2 Reasons to Buy Stitch Fix Before Earnings, 1 Reason Not To

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Predicting a company's earnings report is always a risky business. Not only do earnings reports vary significantly from quarter to quarter compared to analyst estimates, but the market reaction to quarterly reports is also difficult to predict -- even strong results can lead to sell-offs if investors find reasons to be skeptical of the company's future.

Still, plenty of investors are likely wondering if Stitch Fix (NASDAQ: SFIX) is a good buy before its fourth-quarter earnings report, due out on Oct. 1 after market close. The company is unique on the stock market as an online personalized styling service: It ships clothes to customers based on fit and style preferences rather than allowing customers to choose the items directly. Though it has competitors in that sector, including Nordstrom's (NYSE: JWN) Trunk Club, Stitch Fix is far and away the leader in the segment; sales are projected to be $1.23 billion this fiscal year.

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The stock has also surged recently, following its third-quarter earnings and an improving view of the company's potential. Shares have nearly tripled since its initial public offering last November, and more than doubled since the last earnings report in June.

Let's take a look at what could swing the stock one way or another once earnings come out on Monday.

Retail sales are booming

Consumer confidence is at a record high, nearly every major indicator shows the economy is booming, and retailers are reaping the rewards. Both Walmart and Target have posted their best quarterly comparable-sales growth in over a decade, and department stores like Macy's, Kohl's, and Nordstrom have also seen strong sales growth as nationwide retail sales have roared higher. Clothing sales jumped 6.6% from May to July 2018 (the months of Stitch Fix's fourth quarter), and another 6.3% in August, an unusually strong pace and much faster than the historical average.

That surge should bode well for Stitch Fix's fourth-quarter report, especially as the company caters to higher-income consumers who have benefited the most from the economic expansion and stock-market gains, and who have the most discretionary income to spend. Given the sales surge that Nordstrom experienced in its most recent quarter, with comparable sales up 4%, it's likely Stitch Fix experienced a similar bump, as a study from data-research company Second Measure found a strong correlation between Stitch Fix and Nordstrom sales.

Stitch Fix Kids

The market cheered following Stitch Fix's third-quarter earnings, in part because of the announcement of Stitch Fix Kids. The company's new styling service for children officially launched July 10, just in time for back-to-school season. Stitch Fix Kids is the latest example of the company expanding its brand umbrella and opportunity; it also recently added men's and plus-sized segments. Such categories add to the company's long-term growth potential, and are logical extensions of the brand. Many of the women who make up Stitch Fix's core customer base are also busy moms; the company says that more than half of its 2.7 million customers are parents, and they are likely to appreciate shopping for their kids with the unique convenience offered by Stitch Fix.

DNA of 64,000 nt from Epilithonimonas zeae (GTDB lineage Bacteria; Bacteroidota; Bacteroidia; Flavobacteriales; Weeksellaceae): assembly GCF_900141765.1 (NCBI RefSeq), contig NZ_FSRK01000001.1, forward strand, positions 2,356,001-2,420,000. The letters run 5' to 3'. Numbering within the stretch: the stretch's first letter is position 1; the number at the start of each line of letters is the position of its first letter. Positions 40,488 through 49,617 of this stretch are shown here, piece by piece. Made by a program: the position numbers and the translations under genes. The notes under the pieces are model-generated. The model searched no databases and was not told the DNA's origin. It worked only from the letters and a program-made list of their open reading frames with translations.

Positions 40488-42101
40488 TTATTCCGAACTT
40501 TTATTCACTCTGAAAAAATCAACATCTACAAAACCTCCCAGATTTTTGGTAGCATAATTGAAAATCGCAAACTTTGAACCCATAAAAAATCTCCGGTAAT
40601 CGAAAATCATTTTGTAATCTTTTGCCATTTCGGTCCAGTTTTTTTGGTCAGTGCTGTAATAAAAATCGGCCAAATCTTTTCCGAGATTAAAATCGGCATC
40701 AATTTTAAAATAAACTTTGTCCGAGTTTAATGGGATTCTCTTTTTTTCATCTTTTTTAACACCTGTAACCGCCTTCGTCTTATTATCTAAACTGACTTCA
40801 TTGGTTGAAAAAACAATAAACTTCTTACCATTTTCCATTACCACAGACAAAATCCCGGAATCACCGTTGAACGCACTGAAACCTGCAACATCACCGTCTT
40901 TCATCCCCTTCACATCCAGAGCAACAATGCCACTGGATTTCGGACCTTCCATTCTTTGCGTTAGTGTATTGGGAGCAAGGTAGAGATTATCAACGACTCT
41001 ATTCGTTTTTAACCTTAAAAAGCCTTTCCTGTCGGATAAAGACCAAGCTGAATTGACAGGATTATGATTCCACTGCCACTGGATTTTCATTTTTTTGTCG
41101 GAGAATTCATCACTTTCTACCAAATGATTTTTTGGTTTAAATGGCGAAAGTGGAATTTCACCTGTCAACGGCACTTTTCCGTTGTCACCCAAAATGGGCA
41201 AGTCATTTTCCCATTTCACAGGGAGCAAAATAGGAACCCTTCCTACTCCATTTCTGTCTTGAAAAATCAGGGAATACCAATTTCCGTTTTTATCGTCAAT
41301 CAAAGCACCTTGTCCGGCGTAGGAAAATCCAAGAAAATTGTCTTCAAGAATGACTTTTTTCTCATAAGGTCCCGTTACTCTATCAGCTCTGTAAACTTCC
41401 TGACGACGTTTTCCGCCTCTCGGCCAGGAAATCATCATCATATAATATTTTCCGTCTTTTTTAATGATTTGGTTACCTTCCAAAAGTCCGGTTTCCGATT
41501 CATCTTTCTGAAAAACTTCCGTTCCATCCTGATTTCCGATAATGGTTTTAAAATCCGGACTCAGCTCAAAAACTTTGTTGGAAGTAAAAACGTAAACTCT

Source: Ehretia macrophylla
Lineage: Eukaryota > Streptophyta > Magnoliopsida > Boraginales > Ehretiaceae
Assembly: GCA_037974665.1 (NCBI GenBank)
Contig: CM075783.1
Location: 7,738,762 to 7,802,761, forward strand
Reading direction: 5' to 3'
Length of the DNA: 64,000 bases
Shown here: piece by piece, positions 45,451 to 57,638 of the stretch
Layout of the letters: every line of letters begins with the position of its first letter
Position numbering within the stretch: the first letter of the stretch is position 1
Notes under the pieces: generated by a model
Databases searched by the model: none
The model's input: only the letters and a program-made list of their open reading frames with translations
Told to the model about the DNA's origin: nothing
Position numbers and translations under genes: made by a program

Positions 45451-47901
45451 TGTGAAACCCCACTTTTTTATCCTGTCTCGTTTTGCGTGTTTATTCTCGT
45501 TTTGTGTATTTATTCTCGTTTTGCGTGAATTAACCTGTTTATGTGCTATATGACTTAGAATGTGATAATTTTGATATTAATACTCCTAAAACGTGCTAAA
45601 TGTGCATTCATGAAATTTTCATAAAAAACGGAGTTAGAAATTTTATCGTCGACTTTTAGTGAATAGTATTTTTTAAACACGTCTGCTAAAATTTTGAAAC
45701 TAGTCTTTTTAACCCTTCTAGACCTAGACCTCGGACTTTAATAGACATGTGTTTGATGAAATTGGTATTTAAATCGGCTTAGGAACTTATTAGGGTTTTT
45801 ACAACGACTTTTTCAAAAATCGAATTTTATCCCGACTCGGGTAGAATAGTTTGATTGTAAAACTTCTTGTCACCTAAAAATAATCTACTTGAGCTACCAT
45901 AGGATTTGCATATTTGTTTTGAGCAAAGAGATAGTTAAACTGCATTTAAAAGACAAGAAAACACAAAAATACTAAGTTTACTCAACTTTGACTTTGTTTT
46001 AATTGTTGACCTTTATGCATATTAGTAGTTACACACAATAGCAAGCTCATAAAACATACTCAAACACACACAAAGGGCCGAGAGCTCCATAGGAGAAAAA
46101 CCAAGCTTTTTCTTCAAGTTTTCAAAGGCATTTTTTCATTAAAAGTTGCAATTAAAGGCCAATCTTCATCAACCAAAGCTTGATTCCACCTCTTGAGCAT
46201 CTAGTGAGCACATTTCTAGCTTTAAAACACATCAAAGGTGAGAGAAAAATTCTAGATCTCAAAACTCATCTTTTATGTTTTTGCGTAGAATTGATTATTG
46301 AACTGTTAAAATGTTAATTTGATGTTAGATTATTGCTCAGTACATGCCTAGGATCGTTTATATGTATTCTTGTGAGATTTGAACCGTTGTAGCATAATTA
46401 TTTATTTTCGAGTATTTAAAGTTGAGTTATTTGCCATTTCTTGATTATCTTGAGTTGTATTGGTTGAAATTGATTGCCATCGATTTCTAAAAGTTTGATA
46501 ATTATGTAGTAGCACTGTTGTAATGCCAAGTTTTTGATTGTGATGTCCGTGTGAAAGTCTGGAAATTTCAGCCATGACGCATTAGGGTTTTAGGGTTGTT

The U.S. children's apparel and footwear market generates $69 billion in annual sales, a considerable opportunity for the company, especially considering that kids' clothing has experienced little disruption in the e-commerce era.

Earlier in September Adobe Digital Insights data showed record online sales for this year's back-to-school season of $58.1 billion, and the National Retail Federation projected that the back-to-school season would reach $83 billion in sales. Retailers have not yet reported sales for the back-to-school season. But given expectations for Stitch Fix Kids, the new platform could have added a boost to the company's sales in the fourth quarter, and given it momentum into the current quarter. Look for an update on the kids' segment in the upcoming report.

The upside may already be baked in

While strong retail sales and the new kids' platform could propel Stitch Fix stock following the earnings report, investors may have already bid the stock up sufficiently -- it's more than doubled since the June earnings report. Stitch Fix shares actually rallied as high as $52.44 before falling more than 20%, in part due to a valuation-related analyst downgrade and concern about a threat from Amazon.

Indeed, the company's underlying performance may not warrant such a sudden surge in the stock, given revenue growth of 30% in its most recent quarter, and bottom-line growth that is likely to moderate as the company invests in its new platform. Stitch Fix will have to keep reminding investors of its long-term prospects in order for the stock to move higher. As I've argued before, there are a number of reasons to believe in the stock's long-term opportunity, but shares may be ready for a breather after the recent rally.

We'll learn more on Monday. Keep your eye on customer growth, and the company's new platforms, as the best evidence for where Stitch Fix is headed.

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Jeremy Bowman owns shares of Stitch Fix. The Motley Fool owns shares of and recommends ADBE and Stitch Fix. The Motley Fool recommends JWN. The Motley Fool has a disclosure policy.